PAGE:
So I broke down how much I'm making per hour, including the benefits and work life balance, and then built it back up with the new (lesser) benefits, with 20% increase in time worked and with the increased hours (plus accounting for higher tax brackets). This would be the 'break even per hour' point. Even without factoring in a raise, the new rate is extremely higher (about double). How do I sale this as the break even point when negotiating? Do I draft up a page showing my calculations? I think that for most people, going through the calculations would be off putting. I would like to maintain the advantage negotiating I have from being in a field which is in high demand and where I had no need for a new job (and thus can walk away).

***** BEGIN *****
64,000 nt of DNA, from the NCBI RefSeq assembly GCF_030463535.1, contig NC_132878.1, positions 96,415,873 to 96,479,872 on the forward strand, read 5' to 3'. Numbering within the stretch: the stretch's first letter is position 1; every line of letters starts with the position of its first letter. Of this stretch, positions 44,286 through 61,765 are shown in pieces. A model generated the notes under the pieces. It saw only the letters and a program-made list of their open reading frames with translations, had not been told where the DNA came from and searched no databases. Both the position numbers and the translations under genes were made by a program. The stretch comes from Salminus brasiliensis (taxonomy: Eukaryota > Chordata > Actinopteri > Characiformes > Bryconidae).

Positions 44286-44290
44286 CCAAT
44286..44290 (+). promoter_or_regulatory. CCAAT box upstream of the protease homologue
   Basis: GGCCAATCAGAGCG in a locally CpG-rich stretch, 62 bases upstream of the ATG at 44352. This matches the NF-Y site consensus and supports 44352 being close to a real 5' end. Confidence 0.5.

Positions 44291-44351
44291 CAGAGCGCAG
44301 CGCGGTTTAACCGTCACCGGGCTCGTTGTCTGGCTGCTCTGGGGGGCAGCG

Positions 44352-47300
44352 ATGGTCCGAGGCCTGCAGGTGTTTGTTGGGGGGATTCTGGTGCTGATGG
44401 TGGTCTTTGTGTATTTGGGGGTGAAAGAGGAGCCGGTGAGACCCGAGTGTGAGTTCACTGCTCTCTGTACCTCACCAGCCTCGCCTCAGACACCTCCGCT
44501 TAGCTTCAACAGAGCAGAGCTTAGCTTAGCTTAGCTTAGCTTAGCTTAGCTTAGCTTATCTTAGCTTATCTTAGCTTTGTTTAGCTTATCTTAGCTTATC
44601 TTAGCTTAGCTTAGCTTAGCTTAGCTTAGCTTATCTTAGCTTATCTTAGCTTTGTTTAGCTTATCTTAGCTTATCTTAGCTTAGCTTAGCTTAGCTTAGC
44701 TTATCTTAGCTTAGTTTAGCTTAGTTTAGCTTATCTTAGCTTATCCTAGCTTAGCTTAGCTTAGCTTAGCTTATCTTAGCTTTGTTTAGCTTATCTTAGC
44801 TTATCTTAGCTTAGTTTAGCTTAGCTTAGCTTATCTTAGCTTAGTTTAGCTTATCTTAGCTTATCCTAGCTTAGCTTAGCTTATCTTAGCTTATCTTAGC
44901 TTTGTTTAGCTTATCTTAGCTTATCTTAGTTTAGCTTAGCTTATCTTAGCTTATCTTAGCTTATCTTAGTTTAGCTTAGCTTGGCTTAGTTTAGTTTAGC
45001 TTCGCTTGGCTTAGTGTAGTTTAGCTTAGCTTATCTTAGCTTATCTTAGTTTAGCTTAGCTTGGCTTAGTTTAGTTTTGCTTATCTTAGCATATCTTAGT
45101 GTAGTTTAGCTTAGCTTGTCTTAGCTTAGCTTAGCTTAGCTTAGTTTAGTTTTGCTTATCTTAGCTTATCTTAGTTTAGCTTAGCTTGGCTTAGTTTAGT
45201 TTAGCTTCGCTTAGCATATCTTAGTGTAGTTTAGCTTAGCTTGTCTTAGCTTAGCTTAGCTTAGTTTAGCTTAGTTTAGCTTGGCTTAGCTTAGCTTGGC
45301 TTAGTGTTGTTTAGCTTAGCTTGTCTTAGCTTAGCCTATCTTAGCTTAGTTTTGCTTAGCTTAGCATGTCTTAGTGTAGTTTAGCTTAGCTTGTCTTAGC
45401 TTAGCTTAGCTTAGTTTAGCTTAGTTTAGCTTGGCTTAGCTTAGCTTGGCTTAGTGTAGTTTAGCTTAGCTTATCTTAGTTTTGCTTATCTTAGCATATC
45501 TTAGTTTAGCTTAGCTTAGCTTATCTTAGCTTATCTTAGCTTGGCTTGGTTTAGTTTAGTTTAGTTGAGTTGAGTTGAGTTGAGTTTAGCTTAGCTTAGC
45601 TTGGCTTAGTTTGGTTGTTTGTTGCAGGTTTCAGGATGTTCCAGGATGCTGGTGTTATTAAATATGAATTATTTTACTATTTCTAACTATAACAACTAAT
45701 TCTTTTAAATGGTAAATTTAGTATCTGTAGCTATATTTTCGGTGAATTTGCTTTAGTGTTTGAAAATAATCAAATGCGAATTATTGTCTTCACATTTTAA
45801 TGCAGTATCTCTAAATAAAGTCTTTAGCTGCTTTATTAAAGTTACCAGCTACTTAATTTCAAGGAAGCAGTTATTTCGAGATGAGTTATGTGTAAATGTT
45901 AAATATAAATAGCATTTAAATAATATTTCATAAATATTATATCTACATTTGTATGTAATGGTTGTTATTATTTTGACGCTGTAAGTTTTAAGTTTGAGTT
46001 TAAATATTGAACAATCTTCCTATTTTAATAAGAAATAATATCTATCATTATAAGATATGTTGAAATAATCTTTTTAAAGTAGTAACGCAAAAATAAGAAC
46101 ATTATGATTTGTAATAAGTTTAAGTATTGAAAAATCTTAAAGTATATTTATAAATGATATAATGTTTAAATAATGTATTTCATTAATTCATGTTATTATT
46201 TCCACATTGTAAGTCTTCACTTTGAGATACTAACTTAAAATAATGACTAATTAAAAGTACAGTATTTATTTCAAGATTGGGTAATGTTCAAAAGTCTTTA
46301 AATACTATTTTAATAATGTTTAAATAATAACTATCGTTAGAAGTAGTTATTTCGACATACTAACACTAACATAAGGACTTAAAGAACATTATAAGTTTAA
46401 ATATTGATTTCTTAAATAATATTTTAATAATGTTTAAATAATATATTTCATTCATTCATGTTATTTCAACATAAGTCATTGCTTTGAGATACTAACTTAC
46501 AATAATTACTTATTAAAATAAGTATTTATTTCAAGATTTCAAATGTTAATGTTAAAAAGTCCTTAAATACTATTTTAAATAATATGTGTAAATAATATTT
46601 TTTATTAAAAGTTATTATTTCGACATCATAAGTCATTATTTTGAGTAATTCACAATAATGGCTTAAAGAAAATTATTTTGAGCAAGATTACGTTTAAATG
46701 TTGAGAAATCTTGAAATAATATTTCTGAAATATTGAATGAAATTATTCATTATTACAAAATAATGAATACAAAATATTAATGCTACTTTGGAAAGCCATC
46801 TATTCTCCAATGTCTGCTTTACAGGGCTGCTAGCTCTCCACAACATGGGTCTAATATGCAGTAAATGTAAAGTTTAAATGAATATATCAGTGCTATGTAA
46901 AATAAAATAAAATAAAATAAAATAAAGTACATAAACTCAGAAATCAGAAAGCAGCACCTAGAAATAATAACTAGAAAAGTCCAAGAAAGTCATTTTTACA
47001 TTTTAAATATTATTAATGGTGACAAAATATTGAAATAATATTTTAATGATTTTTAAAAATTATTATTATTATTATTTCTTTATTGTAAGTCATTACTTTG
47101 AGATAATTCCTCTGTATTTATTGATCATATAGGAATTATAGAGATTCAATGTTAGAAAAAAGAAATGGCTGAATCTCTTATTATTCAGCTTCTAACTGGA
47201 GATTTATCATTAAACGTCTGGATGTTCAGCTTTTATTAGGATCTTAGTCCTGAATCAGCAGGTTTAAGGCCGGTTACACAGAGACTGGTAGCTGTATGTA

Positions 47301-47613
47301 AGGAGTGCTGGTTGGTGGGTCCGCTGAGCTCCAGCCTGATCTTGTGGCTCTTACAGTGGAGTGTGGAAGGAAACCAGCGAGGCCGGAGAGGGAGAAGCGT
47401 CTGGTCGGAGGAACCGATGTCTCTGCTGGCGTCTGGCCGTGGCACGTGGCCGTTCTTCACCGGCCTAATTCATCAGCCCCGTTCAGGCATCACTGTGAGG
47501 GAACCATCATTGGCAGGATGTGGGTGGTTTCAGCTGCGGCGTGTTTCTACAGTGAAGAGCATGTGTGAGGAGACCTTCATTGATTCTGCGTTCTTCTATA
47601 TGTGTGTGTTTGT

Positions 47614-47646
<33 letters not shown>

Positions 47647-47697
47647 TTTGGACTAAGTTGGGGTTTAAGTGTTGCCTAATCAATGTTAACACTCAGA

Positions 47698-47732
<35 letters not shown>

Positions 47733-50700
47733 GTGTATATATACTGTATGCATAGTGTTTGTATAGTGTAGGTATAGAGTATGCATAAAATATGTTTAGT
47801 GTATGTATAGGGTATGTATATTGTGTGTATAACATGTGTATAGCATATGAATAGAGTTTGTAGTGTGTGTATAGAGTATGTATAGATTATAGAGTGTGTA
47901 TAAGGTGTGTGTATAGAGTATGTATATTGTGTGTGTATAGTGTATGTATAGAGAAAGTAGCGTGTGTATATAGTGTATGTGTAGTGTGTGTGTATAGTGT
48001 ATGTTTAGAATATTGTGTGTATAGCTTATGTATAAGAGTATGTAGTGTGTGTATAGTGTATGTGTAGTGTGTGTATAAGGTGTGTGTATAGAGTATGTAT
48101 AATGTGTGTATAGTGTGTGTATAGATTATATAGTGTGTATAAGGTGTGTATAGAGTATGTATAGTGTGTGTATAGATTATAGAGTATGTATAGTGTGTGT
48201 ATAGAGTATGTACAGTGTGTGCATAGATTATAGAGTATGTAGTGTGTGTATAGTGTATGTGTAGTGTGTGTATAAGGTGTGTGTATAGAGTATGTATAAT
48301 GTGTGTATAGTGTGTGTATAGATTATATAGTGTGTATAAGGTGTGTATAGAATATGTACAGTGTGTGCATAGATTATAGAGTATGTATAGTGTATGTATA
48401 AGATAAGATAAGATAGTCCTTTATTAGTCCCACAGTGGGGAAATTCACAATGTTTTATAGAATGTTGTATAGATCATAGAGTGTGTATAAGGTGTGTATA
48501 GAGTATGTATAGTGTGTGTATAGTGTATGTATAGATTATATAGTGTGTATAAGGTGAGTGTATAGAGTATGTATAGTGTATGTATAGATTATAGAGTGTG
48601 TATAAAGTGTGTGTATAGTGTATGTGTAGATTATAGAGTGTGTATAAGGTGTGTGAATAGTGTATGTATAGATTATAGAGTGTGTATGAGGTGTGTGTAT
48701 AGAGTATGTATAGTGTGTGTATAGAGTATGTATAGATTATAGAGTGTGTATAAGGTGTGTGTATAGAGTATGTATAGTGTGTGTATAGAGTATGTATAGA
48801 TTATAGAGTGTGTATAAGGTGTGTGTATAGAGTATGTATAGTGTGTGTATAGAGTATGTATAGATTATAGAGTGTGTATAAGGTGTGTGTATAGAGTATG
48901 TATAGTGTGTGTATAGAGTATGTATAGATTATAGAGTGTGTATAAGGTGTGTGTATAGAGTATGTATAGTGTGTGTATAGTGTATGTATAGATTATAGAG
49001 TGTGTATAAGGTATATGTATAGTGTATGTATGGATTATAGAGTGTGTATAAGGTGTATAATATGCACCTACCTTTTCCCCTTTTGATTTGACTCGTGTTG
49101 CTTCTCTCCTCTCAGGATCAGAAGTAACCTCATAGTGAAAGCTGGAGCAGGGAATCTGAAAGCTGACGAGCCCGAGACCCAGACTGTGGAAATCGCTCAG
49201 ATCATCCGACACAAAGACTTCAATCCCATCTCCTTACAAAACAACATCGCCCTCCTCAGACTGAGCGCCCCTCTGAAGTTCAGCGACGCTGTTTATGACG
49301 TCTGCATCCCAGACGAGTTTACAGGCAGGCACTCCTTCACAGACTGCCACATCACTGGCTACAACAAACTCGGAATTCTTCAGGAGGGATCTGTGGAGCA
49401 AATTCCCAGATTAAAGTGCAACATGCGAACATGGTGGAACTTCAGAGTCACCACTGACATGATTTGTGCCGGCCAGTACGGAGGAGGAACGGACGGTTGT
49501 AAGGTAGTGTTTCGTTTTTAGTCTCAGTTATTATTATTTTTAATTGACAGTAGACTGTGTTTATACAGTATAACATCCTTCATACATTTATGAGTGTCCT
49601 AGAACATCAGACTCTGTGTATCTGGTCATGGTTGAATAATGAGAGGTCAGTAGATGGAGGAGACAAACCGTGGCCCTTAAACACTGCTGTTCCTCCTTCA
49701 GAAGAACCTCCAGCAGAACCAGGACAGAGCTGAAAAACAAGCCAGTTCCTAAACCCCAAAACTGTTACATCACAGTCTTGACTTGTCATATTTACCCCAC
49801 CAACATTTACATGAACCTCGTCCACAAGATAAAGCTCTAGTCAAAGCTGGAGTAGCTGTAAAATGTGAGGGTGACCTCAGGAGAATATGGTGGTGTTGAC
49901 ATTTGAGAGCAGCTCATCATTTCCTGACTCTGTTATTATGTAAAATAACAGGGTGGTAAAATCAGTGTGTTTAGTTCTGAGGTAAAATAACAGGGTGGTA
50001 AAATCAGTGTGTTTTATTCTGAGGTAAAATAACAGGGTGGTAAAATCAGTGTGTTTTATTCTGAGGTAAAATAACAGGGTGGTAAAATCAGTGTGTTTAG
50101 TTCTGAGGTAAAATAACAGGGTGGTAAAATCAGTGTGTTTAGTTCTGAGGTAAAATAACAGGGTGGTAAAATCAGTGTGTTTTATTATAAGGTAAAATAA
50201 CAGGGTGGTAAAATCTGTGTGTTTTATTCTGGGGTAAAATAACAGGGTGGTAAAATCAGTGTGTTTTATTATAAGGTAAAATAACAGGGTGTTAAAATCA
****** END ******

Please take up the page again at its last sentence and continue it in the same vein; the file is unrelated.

(To make it more difficult, where I currently work at publishes all employee salaries but does not count in the benefits nor work/life balance, as otherwise I could just count this as my total compensation and present it as how much I make.)
What I'm trying to handle is the following:
Them: "So how much are you looking for."
Them: "That is twice what you currently make."
A: "That's what I'm asking for." Even if this is within what they are willing to pay, will they be less likely to agree because I'm asking for so much more?
B: "That previous salary was compensated with generous benefits and work life balance." This seems way too blunt and could be easily taken as insulting the benefits they offer.
C: "Comparing benefits and time worked, it comes down to me making the same per hour. I really couldn't accept a position where I would be making less per hour." This seems the best of the three, but is this still breaking it down too much?
D: Something I haven't even thought of.